While holding a spot on the UPC Live Music Committee in 2017, Jason “Ariel” Bobadilla agreed to perform at an upcoming event showcasing local music for the organization. The event was only two weeks away, giving him 14 days to gather a band. He pulled together five other musicians and formed what came to be the jazz-inspired hip-hop collective called Ariel & The Culture.
The band started with founding members and vocalists Bobadilla and Nat Marie in November 2017. Covers ranging from Childish Gambino’s “Redbone” to “September” by Earth, Wind, & Fire comprised the setlist for the make-shift arrangement. An original piece written by Bobadilla titled, “Something,” was played by the group at the first show together that night, and eventually garnered a studio release almost two years later on their first official EP, “Nostalgia.” While Bobadilla and Marie are the only original members still remaining in the band, this initial formation established the large collective group style that came to be the present six-piece band.
The group solidified in spring 2018, adding keyboard, bass, trumpet and drums. The band has worked to find the right direction for their sound — their “Nostalgia” EP has nuances of jazz and R&B, with horn lines and percussion through drums and intermittent tambourine. While the musical vision can sometimes be divided, Ariel & The Culture have a congruent dynamic that makes the creative process go smoothly, Bobadilla said.
“With writing the new album, we’re trying to find a more solid direction,” Bobadilla said. “It will sound more like our newest single, ‘Infatuation.’ Usually, I’ll make and produce a song, then I will bring it to the group, and they will tear it apart.”
Though the band members are influenced by artists ranging from Tyler, The Creator to Paul McCartney & Wings, Bobadilla said they share similar conceptual visions. Trumpet player Brandon Conley said the size of the group is not an issue when it comes to songwriting, but it requires collaboration on each member’s part.
“When you have a lot of people, you have to listen and compromise,” Conley said.
Ariel & The Culture’s breakout single “Walk Out” was featured by Spotify on their weekly updated playlists “LatinX Indie” and “New Music Friday Latin.” These lists garner about 300,000 followers and the track held its place on the list for almost a year after its release. The band has also been recognized by Dallas publication Central Track and was nominated for Best Rap Group/Collective and Best EP for “Nostalgia” as part of their annual Music Honors event. The growth that followed this national exposure became apparent during their tour of Texas in the summer of last year, which consisted of 52 shows spanning the course of 2018 and 2019.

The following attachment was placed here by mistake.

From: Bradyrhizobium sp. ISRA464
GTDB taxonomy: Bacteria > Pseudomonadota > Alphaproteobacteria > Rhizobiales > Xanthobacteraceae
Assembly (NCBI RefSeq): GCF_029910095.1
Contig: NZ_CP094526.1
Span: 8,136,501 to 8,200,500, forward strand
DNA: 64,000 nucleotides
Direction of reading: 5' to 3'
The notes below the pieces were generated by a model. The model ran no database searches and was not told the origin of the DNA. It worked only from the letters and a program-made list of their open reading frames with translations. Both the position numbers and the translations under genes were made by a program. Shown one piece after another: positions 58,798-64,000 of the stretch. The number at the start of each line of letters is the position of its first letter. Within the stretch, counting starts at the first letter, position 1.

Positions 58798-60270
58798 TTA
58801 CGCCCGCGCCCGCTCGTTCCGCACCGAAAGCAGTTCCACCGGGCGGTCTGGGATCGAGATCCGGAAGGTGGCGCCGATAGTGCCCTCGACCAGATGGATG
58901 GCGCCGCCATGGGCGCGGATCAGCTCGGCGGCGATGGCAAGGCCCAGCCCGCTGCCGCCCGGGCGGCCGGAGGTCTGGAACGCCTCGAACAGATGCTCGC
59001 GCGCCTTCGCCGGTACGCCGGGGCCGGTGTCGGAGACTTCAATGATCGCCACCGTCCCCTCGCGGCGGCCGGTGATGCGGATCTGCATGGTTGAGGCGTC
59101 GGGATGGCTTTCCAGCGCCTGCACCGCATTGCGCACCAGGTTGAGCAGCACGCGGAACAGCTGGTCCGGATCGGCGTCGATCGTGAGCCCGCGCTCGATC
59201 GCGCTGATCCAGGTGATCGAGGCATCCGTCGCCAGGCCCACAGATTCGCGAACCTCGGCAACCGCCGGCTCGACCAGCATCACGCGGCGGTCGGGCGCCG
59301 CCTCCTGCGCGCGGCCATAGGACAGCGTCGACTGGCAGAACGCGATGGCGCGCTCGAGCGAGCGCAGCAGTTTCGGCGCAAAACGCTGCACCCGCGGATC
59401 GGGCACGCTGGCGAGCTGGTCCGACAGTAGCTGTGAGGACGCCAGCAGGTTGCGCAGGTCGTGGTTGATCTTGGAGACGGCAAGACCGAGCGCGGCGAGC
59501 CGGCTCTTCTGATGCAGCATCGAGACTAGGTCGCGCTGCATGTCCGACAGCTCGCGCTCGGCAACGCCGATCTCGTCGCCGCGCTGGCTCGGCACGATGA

“Here in Denton we can get a good number of people, but then we drive 200 miles and sell out,” Bobadilla said, referring to a show eight hours away in McAllen, Texas.
Vocalist Nat Marie said the show that made “everything click” for the group happened in July 2019 at Sofar Sounds in Austin. The event is known as an immersive experience curated specifically to surprise audiences with three diverse acts set in a secret, mundane location-turned music venue for the night.
“After you buy a ticket, you have no idea what you’re walking into,” Marie said. “Hopefully you’re just open-minded to listen to some music.”
The audience’s reaction held a pleasant surprise, Marie said, and a few guests in attendance recognized their music.
“To have people that don’t know you show up, people from all different backgrounds who are just a fan of R&B — for them to just vibe with us felt really good,” Marie said.
Ariel & The Culture kicked off the decade with their new single “Infatuation,” gravitating toward hip-hop based groove music.
“After ‘Downtown’ was released, we decided we want to move more — we want to groove,” keys player Kyle Hassien said.
As the band ventures into new opportunities to expand their music, their sound remains rooted in Latin R&B. With songs like “Downtown” that covers the Mexico City Earthquakes of 1985 to the incorporation of Spanish lyrics in “No Manches,” the band is far from straying from their Latin connection. The band members are passionate about their origin and have played benefit concerts for the victims of Hurricane Maria in Puerto Rico.
With a residency at Louie Louie’s Dueling Piano Bar in Deep Ellum, and countless sets at Denton’s BackYard on Bell, Ariel & The Culture found their footing in the DFW music scene. This hometown feel was important to their formation and is considered to be the “common denominator” amongst them, drummer Blake Lindstrom said. Denton Arts & Jazz Fest is where they realized their potential, and playing for a sold-out crowd at Deep Ellum Art Company’s Dallas Ain’t Dead festival has opened many doors for them, Lindstorm said. While Ariel & The Culture owe their development to the space they found in the Denton music scene, they look forward to expanding their audience.
Ariel & The Culture will be featured at the Central Track Music Honors at the Granada Theater on Feb. 19 and at Rubber Gloves in Denton on Feb. 14.
Courtesy KVRX Austin